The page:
Features

Ruhollah Zam's Death Sentence Upheld

December 8, 2020
IranWire
2 min read
Ruhollah Zam has been kept at an undisclosed location and barred from choosing his own lawyer to represent him
Ruhollah Zam has been kept at an undisclosed location and barred from choosing his own lawyer to represent him
Zam's wife say he was kidnapped during a trip to Baghdad and taken to Iran
Zam's wife say he was kidnapped during a trip to Baghdad and taken to Iran

Iran’s Supreme Court has upheld the death sentence for journalist Ruhollah Zam, the founder and editor of the Amad News Telegram channel.

Zam was sentenced to death on June 30, 2020. Judiciary spokesperson Gholamhossein Esmaili said the court had "recognized 13 of the charges against Zam as a case of corruption on earth".

On December 2, Ruhollah Zam’s Paris-based lawyer Hassan Fereshtyan told IranWire that Zam’s family were "between hope and despair” while they waited to hear the Supreme Court’s verdict. Zam’s wife and lawyer had held out some hope that Zam's father, Mohammad-Ali Zam, who served in senior government positions in Iran in the 1980s and 1990s, might be able to persuade Iranian authorities, including Ayatollah Khamenei, to grant him clemency.

Revolutionary Guards announced they had arrested Ruhollah Zam on October 14, 2019 and his wife told IranWire a few days later that her husband had been kidnapped by Guards agents after he traveled from Paris to Baghdad. Following his arrest, the Guards described Zam as “the head of the counter-revolutionary and hostile Amad News network.” They have also accused him of spying for the FBI, CIA,MI6, and the French intelligence services.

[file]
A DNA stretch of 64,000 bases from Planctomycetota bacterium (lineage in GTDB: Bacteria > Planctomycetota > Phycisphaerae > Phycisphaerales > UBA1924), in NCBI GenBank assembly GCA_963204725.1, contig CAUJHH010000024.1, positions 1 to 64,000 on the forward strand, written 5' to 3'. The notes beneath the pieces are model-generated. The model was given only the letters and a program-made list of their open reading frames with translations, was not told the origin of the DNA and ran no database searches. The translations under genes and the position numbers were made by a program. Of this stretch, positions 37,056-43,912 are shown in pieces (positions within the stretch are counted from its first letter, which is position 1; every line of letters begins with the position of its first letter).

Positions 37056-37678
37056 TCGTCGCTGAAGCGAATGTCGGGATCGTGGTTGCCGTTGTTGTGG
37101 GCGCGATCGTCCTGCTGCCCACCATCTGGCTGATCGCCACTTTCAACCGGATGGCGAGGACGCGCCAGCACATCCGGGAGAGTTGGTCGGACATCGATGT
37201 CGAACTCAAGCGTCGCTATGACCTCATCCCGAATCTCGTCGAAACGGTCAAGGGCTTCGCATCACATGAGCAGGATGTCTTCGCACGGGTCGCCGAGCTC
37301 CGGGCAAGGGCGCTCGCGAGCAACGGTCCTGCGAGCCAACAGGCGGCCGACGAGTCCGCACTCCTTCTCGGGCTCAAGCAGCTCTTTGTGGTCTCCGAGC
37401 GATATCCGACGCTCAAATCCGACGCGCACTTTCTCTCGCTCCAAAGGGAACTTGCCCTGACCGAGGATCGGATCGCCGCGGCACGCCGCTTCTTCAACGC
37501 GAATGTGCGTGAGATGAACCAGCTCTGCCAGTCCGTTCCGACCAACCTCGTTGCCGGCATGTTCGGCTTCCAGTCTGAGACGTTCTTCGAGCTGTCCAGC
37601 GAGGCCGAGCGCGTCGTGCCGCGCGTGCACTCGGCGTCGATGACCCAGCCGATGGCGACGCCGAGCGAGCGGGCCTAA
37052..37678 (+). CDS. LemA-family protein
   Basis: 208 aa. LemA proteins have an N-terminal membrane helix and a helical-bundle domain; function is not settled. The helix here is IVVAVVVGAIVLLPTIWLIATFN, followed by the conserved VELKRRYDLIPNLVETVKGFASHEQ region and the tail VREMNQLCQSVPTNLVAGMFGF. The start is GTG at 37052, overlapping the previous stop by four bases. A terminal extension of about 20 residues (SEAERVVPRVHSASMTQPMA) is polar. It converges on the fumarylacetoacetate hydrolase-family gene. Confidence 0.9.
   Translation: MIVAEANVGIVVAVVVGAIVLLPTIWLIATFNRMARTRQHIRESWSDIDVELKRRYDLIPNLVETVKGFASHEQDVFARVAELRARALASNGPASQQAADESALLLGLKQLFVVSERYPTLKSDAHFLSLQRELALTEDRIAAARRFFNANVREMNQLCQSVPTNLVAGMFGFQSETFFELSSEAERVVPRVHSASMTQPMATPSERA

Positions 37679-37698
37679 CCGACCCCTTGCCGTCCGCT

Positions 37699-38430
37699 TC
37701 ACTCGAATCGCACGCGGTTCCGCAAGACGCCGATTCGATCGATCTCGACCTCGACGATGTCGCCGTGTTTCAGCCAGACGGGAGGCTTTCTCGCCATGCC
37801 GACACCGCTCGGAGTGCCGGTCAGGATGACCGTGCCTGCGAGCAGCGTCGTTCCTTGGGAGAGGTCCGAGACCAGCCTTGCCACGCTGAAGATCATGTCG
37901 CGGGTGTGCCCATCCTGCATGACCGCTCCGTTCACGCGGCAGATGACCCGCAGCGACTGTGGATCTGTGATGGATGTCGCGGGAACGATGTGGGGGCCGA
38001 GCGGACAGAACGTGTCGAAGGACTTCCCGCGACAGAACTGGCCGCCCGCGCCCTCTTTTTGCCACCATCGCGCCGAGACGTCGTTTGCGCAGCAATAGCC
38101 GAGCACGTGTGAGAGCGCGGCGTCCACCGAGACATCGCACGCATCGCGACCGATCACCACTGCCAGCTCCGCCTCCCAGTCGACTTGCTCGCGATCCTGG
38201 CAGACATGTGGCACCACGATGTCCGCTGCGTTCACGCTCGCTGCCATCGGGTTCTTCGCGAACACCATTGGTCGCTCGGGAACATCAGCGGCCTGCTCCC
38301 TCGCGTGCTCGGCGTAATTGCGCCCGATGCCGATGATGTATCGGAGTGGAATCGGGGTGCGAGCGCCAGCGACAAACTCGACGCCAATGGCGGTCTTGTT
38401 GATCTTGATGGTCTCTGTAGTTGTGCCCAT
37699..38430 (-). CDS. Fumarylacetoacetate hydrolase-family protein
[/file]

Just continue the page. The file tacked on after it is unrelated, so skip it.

Free speech advocates and activists and other journalists say Zam has been targeted for Amad News’s reporting on corruption among some of the Islamic Republic’s highest officials. The channel was also blamed for inciting widespread protests in 2017. At one time, the channel was said to have more than 4.1 million subscribers.

Like many other journalists who have angered Iranian authorities and been targeted by them, he was forced to confess to his crimes on Iranian state television.

Prior to his arrest, Zam had been living in exile in Paris since 2011. Although the French government has condemned the arrest, but are not willing or able to act on his behalf.

Zam’s arrest and trial have been among the most widely covered in the media, along with the dramatic account of his alleged kidnapping and authorities’ determination to make him an example for other journalists who refuse to report the official narratives disseminated by the Islamic Republic.

In recent months, Zam has been held in an unknown facility under the supervision of the Guards, and has been barred from choosing his lawyer, a tactic routinely used against prisoners facing charges related to national security.

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